Eddie Bauer First Ascent Downlight Sweater
This being the first puffy down jacket I have ever…
Source: bought it new
Price Paid: $70
This being the first puffy down jacket I have ever owned, I do not have a lot to compare the Eddie Bauer First Ascent Downlight to. But, I must say, this jacket is incredible. Never have I had such a warm jacket. I almost feel myself starting to become overheated while wearing it indoors. Outdoors, even a biting winter wind does not cut through it. Additionally, it feels as light as air.
- Extremely warm
- Very lightweight
- Compacts down to almost nothing
- Runs a little small in size
- Feathers poke through often
- Zipper gets stuck on occasion
The jacket itself is relatively simplistic in that it has minimal pockets with no inner storage compartments. It can compress down nicely, and actually be stuffed into its own pocket to be put in a backpack, etc. It has quality zipper pulls that work great with gloves, and tight elastic around the sleeves and waist to keep air from coming in. The zippers are a little hard to zip sometimes, but I don’t think this is anything that can’t be cured with some lubrication or soap. The construction seems to be of above-average quality.
I normally wear a large in just about everything I purchase, but for some reason I had to get this one in XL. The L was rather tight and just did not look good on me. Additionally, there would have been no way to get any other layers underneath it. I know it is typical to not have to layer as much when wearing down, but I like to have the option. If considering purchasing, do not assume it will fit without trying it on first.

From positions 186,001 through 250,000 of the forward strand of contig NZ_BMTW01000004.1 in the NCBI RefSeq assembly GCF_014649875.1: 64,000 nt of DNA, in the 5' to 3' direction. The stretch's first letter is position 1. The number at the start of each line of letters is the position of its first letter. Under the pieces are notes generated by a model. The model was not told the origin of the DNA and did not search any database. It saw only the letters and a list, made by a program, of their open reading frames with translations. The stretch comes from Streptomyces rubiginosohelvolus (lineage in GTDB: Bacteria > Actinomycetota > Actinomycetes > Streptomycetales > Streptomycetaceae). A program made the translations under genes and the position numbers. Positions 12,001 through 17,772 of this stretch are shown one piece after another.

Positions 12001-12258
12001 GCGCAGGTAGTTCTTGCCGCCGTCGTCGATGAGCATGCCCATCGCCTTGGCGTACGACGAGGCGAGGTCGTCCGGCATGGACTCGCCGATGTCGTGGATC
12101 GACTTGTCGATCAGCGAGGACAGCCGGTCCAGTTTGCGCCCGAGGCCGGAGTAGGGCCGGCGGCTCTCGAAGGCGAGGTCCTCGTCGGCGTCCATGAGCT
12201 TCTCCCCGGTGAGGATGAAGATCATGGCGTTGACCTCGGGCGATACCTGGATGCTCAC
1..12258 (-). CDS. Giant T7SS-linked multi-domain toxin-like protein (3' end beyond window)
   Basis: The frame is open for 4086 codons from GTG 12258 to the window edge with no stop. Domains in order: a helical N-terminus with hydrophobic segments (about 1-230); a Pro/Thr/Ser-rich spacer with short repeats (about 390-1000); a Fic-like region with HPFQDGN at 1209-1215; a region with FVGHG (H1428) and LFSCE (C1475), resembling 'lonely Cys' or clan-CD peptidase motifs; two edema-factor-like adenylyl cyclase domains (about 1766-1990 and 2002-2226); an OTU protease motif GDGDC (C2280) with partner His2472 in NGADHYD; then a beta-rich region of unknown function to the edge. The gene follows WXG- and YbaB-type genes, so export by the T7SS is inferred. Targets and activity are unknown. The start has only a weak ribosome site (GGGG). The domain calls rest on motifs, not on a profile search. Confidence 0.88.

My only major complaint with this article is that the feathers tend to push through quite often. Since I am not used to down, maybe this is just a standard thing no matter what the brand. I used to have a down pillow that did the exact same thing—and stopped using it. Sometimes, it can be very difficult to push the feathers back in, and the last thing I want to do is pull them out (but have done it). I think this is the exact reason why I have avoided purchasing an expensive down sleeping bag (that and the issue with down and moisture). In some cases, synthetics just make more sense.
There are many puffys on the market by many well-respected brands, and many true outdoor fanatics might not take the Eddie Bauer name seriously as opposed to Marmot, Mountain Hardwear, Patagonia, or others. However, the First Ascent line is very high-grade quality recommended by Backpacker magazine and has really made a name for itself in recent years. Even better, I live close to an Eddie Bauer Outlet store, and found this on sale at the beginning of the season for under $75. For me, it was a no-brainer purchase. It is definitely a quality down jacket that will make any cold-weather excursion a much better one.
I prefer this jacket over Patagonia's down sweater…
Price Paid: $135
I prefer this jacket over Patagonia's down sweater primarily due to the price point — the construction, material, and fill are almost the same, and the durability to date seems equal.
That being said, I'd just rather spend much less for a jacket that will perform the same.
The Eddie Bauer First Ascent Down Sweater is an excellent…
Source: bought it new
Price Paid: $89 (on sale)
The Eddie Bauer First Ascent Down Sweater is an excellent example of the design and quality of a light down jacket that is becoming "standard equipment" for many backpackers. Its 800 fill European goose down is what made Eddie Bauer down gear famous "back in the day" of the '50s and '60s.
What you get with the EB Down Sweater is a no-frills light down jacket that, when worn alone or combined with a waterproof/breathable parka, is a lot of warmth for a little weight.
- Excellent weight-to-warmth
- Great quality of materials and construction
- Moderate price (and often on sale)
- Newest versions lack the inner pockets of the beta model.